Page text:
AusCycling | 'It feels like a relief to get it done': Conor Leahy wins fourth consecutive national IP title

'It feels like a relief to get it done': Conor Leahy wins fourth consecutive national IP title


Sweet relief – that's what it felt like to win four individual pursuit national championships in a row for Conor Leahy.

The Western Australian continued his reign of dominance in the elite men’s individual pursuit (IP), outlasting a gallant performance from Queenslander James Moriarty in the gold medal final.

Leahy won gold with yet another sub-4:10 performance, stopping the clock at 4:09.916 to Moriarty’s 4:14.239.

“I’m really happy to go four in a row,” Leahy said.

“I put a bit of pressure on myself this year and it feels like a relief to get it done.

“But just really excited for everyone this week, I think it’s going to be exciting for all the races.”

The 23-year-old remains the only Australian in history to record a sub-4:10 time for the 4000m IP, although Moriarty went close to joining the club in qualifying, recording a 4:10.616 to top the session and send a scare to Leahy.

Conor Leahy in the elite men's individual pursuit gold medal final. Picture: Josh Chadwick

“I knew James and a few other boys would be around that mark but when you see it on the scoreboard, the time you’re planning to do before you ride, it’s always a bit surprising,” Leahy said.

“I did that last year and for James to do that this year is great.

“Really proud of him and good to see a whole range of us stepping up and getting really tight at the top.

“I knew had a lot of work to do to get over him and I really backed myself in my warm-up and just left it all on the track because I know what I can do – but it was definitely a surprise to not qualify first.”

James Moriarty
James Moriarty in the elite men's individual pursuit gold medal final. Picture: Josh Chadwick

Leahy’s relief was also spurred on by a suboptimal summer of cycling campaign on the road which naturally flowed into his subsequent preparation for TrackNats.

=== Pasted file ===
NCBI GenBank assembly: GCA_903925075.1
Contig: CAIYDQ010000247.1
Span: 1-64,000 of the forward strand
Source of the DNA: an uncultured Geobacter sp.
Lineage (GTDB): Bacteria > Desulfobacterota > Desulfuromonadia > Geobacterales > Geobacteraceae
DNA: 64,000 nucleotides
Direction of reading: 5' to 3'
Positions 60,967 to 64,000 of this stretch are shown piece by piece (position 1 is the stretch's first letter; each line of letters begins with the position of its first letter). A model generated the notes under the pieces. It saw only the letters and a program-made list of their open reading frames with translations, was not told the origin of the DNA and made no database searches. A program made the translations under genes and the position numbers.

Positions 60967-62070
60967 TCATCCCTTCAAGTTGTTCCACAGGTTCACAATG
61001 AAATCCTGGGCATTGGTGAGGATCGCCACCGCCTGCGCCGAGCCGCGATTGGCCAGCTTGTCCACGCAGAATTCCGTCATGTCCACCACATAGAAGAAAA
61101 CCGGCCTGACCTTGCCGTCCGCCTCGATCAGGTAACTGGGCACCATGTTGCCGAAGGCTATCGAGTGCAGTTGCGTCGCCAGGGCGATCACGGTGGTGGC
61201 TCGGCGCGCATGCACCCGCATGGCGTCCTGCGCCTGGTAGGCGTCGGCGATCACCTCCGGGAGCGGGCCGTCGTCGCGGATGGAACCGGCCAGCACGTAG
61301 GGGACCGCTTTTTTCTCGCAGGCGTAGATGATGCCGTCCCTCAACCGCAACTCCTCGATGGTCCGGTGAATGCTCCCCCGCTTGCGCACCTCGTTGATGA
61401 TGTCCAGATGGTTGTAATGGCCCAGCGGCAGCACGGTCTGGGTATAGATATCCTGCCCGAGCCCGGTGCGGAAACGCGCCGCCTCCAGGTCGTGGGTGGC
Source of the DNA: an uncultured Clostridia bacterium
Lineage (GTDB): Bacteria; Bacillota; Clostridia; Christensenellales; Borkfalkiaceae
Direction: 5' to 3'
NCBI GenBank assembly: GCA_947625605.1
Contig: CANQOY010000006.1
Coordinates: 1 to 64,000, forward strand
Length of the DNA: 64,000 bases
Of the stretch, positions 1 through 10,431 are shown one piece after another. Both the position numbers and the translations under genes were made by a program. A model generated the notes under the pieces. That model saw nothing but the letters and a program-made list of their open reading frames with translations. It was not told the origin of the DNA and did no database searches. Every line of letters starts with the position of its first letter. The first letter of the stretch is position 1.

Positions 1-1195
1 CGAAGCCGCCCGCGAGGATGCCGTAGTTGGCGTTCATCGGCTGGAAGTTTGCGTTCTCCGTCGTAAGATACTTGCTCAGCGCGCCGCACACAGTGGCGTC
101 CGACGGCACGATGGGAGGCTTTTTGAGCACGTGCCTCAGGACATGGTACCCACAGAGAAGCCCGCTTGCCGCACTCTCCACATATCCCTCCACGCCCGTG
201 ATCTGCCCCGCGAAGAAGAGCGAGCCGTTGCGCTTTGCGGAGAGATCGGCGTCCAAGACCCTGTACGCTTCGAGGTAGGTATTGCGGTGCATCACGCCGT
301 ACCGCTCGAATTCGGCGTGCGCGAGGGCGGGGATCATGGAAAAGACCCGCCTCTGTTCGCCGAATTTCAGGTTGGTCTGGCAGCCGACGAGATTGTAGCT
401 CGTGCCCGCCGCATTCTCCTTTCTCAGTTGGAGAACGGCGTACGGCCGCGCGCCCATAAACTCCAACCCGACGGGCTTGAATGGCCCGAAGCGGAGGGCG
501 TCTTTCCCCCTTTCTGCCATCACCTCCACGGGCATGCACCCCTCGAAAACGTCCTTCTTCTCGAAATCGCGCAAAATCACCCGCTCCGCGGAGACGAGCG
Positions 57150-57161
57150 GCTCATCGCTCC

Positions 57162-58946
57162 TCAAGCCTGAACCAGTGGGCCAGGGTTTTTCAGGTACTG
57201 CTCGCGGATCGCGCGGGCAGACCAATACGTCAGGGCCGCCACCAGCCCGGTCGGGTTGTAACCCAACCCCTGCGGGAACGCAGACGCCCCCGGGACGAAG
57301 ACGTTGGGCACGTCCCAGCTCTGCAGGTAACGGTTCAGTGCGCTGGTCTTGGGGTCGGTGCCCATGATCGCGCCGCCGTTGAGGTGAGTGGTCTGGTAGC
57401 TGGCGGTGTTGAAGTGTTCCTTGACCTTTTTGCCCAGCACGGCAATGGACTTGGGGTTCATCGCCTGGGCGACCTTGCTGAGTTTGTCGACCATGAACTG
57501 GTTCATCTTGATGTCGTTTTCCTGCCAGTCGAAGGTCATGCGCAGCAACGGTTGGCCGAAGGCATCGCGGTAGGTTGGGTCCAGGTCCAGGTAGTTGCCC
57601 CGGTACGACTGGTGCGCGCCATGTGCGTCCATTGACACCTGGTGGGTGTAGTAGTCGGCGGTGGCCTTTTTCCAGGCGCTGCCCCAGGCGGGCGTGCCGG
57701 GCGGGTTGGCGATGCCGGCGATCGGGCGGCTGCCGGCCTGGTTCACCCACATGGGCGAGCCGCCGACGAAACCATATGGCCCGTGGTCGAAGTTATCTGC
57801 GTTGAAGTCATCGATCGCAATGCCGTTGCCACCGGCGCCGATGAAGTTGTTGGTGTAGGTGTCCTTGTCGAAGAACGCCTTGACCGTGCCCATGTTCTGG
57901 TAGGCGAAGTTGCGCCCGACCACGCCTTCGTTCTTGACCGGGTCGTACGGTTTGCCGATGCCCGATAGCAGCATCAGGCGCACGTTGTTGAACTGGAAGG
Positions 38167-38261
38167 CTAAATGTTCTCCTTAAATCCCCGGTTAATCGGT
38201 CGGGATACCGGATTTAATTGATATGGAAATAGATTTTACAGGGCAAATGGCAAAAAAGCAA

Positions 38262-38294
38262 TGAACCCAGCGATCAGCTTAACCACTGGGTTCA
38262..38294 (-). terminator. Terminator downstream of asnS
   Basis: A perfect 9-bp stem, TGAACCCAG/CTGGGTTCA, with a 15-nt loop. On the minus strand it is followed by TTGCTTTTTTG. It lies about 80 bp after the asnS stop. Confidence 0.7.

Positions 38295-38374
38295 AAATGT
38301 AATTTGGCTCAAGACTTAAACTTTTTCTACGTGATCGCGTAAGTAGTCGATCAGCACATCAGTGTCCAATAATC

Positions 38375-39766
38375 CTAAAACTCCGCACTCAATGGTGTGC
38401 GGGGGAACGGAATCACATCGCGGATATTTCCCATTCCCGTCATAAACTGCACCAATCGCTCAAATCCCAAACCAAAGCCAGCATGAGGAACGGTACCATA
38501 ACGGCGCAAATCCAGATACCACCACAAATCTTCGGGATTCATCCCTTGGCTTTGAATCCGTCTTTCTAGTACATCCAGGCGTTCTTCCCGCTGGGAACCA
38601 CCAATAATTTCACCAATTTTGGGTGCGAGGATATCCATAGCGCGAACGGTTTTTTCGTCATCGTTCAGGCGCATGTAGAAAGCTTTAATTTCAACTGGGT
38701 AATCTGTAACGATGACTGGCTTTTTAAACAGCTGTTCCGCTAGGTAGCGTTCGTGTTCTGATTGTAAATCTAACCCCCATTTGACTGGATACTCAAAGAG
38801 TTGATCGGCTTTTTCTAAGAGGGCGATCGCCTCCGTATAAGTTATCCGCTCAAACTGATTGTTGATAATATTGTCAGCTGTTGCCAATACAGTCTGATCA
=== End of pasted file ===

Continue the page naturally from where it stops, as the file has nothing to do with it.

A preparation he labelled as “different”.

“In 2022, I came in with some good form off the end of the summer but this year I’ve just had a bit of a disrupted prep – I got COVID and things like that. I think for where I’m at right now it’s about right,” Leahy said.

“I’ve been focusing a lot on the team pursuit in trying to push my way into the Paris 2024 squad.

Conor Leahy
Conor Leahy has now won four elite men's individual pursuit national titles in a row. Picture: Josh Chadwick

“There’s a lot of us going for those spots and it’s been a big focus of mine, but it was still good to snip under 4:10, and I know there’s a lot in the tank for the future.”

Leahy was almost more buoyed by the fast performances of his peers than his own at the end of the night, despite knowing those same men will be some of his biggest rivals for Olympics selection over the next 18 months.

“We all push each other, and we all want each other to go well and as I said, when I see those boys going fast it excites me,” Leahy said.

“I’m just so stoked for them because if they’re going fast, it means Australia is going fast and at the end of the day that’s what we all want.”

South Australian Oliver Bleddyn finished third.

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Feature picture: Josh Chadwick
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